|© Kat Stiennon 2013|
by Susan Kepecs
Madison Ballet’s Nutcracker – I attended the opening night performance on Saturday, Dec. 14 – proves just how versatile this company’s become. Nut’s the traditional, neoclassical antithesis of the company’s blood-lusty, contemporary Dracula; if artistic director W. Earle Smith’s sexy vampires are for grownups, Nucracker’s a ballet for kids. In the hands of Maestro John DeMain and the Madison Symphony Orchestra, Tchaikovsky’s oft-chiched score sparkles like newly fallen snow. Music aside, though, you have to get past the opening party scene before you can dig into this ballet. The party’s important for the opportunities it provides very young ballet students and a handful of community grownups – that’s part of Nutcracker’s spirit – but the prissy nineteenth century relic’s in drastic need of renovation. The only bona fide ballet in the production’s first 20 minutes, which take place in the Victorian drawing room of the upscale Stahlbaums, is the crisp, clean, and far too short performance of the dancing dolls (McKenna Collins and Jacob Ashley).
But once Clara’s post-party Christmas nightmare began Saturday night, oh, what a show! If Nutcracker were a costume contest, the rats that infest the Stahlbaum house after midnight would win hands down. I love their red button shields, and how their long ratty tails sweep the ground as they kick and leap, scratching their little rat butts. Still, it’s the appearance of the Nutcracker / Cavalier (Brian Roethlisberger) that tips the production toward serious dance. The Cavalier doesn’t get to strut much stuff, save a short variation in the Sugarplum pas de deux, though Roethlisberger, a wizard onstage, turned mundane into magic. Under the cumbersome Nutcracker mask his upper body was quiet, as if made of wood. But before the mask came off his legs came to life, propelled by singularly expressive feet; all 52 bones were miraculously articulated as he marched past the sleeping Stahlbaum daugther.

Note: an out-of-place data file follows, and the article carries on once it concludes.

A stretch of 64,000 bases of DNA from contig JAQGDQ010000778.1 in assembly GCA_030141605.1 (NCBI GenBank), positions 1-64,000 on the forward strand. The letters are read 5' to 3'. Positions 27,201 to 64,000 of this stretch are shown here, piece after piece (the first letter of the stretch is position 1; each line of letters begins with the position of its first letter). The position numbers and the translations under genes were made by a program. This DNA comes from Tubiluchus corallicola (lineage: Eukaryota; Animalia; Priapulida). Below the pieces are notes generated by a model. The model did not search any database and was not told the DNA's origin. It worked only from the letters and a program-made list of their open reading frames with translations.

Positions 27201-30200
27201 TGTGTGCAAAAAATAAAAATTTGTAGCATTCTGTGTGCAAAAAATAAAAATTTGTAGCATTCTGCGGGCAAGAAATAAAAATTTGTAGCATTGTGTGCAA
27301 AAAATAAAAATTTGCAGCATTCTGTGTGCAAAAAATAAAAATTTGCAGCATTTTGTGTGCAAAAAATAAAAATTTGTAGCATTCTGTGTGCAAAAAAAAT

This is the third year Roethlisberger and Marguerite Luksik, as grown-up Clara / Snow Queen / Sugarplum Fairy, have danced Nut’s principal roles together, but their triumphant Snow pas Saturday night – crystaline in its precision, yet soft and free – was the pinnacle of their partnering work to date. Luksik commands both an elastic sense of timing and a strong, supple back that lends unusual elegance to her lines. The Sugarplum Fairy variation at the beginning of Act II calls up history; it’s part Balanchine (the dance’s luxurious musicality, plus its early placement in the sequence of the act), part Petipa (the famous gargouillade, meaning “gurgle” – a fancy pas de chat with double rond de jambes en l’air). But Roethlisberger’s solid partnering and his brief menege aside, the adagio and coda were all about Luksik, who flew, fearless, into lifts, and whipped off a string of flashy fouettes, spicing some with triple spins.
Because the company is small, upper division students supplement Nutcracker’s corps de ballet. Mostly for this reason the two core numbers, Snow and Waltz of the Flowers, have been riddled with small glitches – a missed cue or two, some limbs out of synch. But not this year. For the first time ever, unison prevailed. That’s testimony to the talent of these young dancers, and also to the training they get at the School of Madison Ballet – almost all of the pre-professional dancers in the corps this year have come up through the School, and all of them have done their advanced training there.
The divertissements have never looked better. Spanish has had ups and downs, but it’s never had much brio español. Done this time as a three-man trio, the ebullient Anthony Femath in the lead, it was an utter knockout. Femath, who’s had years of formal flamenco training, was smack dab in his groove, providing the palmas and passion of a true bailaor and – because this is ballet – sailing some cabrioles high into the air.
Courtney Stohlton, in the Arabian pas, was liquid and slinky, wrapping around partner Cody Olsen like a snake. Jacob Ashley bounded through the Russian solo with his trademark bravura, launching lofty cabrioles and a snazzy Cossack kick; the compelling elevation of his second position split jumps drew hearty audience cheers. The strong, long-limbed Shannon Quirk was dazzling as the lone Merliton, seamlessly meshing her natural contemporary style with the classical demands of this long, complex dance.
Company veteran Rachelle Butler reveled in the fairylike Dewdrop role, which she danced for the first time this year. Like her predecessor, retired ballerina Genevieve Custer-Weeks, on whom Dew was choreographed, Butler plies an agile musicality that lets her reveal choreographic nuances many dancers miss. Unlike Custer-Weeks, as Dew Butler’s cast against type – I think of her as Dracula’s Wonder Woman Mina, or slowly sizzling in Smith’s Spanish flavored “Concierto de Aranjuez” piece – but she pulled out all the stops in Nut's traditional divertissement, dancing loose and confident and wringing every centimeter of extension from her elongated, neoclassical lines.